Baby Games

26 01 2007

Every baby eventually find out about the joy of dropping stuff on the floor, only to have it picked up by their mother. Parents, we’re wise to these jokes, and tried to get in on the action…


26 01 2007

Don’t watch this if you just ate. It’s me and my daughters taking turns on one of the swivel chairs in our house. My older daughter was able to take more spinning than me because even her little tiny toddler turns were starting to make me a bit queezy.

Happy Birthday, Annabelle

25 01 2007

Annabelle’s first birthday was January 19th, 2007. We had her great birthday party a week earlier on the 13th. One of the traditions of Korean children at their first birthday is to have a set of items in front of them to choose from. These items represent many different things that the child will achieve when they grow up. A pencil represent knowledge, and the child will become a scholar. A crisp $100 bill represents wealth, and the child will grow to become rich. A microphone represents fame. And, I’m not sure what rice and string each represent. Then each attendee votes for which item the child will choose, and receives a door prize.

Annabelle chose a pencil, just like her sister. I have two smart girls on my hands, I’m so lucky!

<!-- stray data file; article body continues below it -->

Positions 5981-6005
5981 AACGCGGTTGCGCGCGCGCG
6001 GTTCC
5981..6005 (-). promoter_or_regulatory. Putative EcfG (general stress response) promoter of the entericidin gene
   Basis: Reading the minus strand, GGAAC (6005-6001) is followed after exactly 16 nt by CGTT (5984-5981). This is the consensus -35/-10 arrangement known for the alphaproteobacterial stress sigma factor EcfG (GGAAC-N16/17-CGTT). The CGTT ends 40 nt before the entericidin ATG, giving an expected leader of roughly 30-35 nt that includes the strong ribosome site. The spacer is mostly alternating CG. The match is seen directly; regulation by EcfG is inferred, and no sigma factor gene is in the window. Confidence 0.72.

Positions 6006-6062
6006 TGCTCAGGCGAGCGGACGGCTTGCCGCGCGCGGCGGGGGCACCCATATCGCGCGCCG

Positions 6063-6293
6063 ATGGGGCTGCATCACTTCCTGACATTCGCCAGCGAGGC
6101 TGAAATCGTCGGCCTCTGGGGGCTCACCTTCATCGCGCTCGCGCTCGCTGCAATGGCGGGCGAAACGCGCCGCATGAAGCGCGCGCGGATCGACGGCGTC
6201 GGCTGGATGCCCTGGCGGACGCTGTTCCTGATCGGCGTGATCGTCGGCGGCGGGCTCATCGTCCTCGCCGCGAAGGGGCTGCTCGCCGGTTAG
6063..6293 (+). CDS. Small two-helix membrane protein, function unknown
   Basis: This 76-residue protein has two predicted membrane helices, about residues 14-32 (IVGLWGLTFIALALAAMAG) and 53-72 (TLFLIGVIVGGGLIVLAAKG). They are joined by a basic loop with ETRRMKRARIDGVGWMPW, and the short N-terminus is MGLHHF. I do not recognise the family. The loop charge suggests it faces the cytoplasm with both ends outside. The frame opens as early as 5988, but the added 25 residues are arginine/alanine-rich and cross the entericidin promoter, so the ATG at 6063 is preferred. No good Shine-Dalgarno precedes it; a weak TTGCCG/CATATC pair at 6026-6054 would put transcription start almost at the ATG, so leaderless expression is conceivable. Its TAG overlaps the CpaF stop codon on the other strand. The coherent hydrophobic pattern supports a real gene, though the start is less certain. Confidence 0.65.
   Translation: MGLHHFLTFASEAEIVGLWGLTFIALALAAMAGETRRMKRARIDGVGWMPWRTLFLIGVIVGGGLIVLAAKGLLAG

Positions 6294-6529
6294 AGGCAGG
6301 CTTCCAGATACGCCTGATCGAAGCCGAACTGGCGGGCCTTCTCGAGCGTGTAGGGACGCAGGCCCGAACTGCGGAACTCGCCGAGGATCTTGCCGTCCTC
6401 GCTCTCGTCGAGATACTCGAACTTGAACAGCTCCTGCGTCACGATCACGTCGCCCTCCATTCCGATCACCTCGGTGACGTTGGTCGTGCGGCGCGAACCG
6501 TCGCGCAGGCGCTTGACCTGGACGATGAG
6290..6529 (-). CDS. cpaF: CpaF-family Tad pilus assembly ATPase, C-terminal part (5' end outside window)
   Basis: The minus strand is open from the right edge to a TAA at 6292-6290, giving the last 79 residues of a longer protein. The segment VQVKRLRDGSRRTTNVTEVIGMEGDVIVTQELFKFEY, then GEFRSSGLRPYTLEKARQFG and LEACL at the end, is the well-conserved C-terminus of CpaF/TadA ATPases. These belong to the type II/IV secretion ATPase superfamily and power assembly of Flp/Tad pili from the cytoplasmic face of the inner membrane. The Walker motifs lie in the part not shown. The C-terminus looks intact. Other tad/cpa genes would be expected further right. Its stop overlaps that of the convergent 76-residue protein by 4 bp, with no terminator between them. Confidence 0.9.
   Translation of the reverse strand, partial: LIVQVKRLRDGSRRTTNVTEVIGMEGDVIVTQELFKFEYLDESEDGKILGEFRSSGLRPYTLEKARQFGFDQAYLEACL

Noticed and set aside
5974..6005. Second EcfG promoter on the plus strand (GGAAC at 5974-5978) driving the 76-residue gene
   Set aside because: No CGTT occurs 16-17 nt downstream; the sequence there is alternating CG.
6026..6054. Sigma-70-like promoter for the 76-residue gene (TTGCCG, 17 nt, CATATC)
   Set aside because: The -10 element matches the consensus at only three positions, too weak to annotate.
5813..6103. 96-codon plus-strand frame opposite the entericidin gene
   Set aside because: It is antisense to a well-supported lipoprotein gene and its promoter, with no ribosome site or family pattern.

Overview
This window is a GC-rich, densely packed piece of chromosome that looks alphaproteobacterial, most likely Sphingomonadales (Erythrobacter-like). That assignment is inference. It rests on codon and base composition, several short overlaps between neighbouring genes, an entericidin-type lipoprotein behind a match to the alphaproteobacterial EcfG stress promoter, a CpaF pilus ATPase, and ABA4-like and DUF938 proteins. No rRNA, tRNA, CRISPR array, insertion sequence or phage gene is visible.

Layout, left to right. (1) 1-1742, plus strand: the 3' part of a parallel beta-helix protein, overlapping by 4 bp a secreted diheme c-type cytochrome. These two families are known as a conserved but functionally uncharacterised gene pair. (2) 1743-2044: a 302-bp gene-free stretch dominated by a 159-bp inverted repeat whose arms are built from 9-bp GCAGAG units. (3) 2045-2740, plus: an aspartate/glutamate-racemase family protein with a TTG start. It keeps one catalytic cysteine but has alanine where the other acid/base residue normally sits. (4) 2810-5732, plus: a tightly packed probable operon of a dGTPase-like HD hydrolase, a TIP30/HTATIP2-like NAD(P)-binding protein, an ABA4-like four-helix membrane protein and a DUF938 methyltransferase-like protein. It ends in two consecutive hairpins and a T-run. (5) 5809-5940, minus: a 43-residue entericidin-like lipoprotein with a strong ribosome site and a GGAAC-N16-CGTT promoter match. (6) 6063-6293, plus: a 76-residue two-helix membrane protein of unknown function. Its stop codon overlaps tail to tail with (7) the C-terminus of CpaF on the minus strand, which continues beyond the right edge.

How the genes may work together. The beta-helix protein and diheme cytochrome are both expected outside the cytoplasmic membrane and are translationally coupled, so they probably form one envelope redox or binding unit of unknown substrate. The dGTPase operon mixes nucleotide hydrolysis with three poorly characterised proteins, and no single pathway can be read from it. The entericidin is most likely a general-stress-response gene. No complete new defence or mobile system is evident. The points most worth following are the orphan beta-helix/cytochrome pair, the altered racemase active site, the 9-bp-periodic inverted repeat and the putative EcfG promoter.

Sleep in your Own Bed

25 01 2007

When Eliana was a tiny baby, she slept in our bed. It was ok for a while as it helped a couple of new parents get some sleep.  When Eliana cried, we were right there and were able to change her diaper quickly and get back to bed. After a few months, Eliana grew larger and stronger, and began kicking in her sleep.  This was not a nice thing for two tired parents. So, the solution was that is was time for Eliana to sleep in her own bed. As new parents, we didn’t know the best way to go about it, so we tried to be nice and just let her sleep in a playpen next to our bed.  I still remember the shrills of that night. Eliana cried herself to sleep after about 2 hours.  We were there and listening for every minute. Then we heard that instead of just doing two transitions (one into a new bed, then into a new room), just start putting her to sleep in her own room. It was tough at first, as Eliana would still cry for a while, but eventually we had a routine going.  I remember spending about 30 minutes every night for at least 6 months sitting in the rocking chair my mom had bought and rocking her to sleep. I remember when Eliana wasn’t quite asleep, she would peek at me as if she was going to say “Where are you going? I’m not sleepy”. A few more minutes in the rocking chair never failed. I would put her in her crib without incident, and close the door. Those were the days.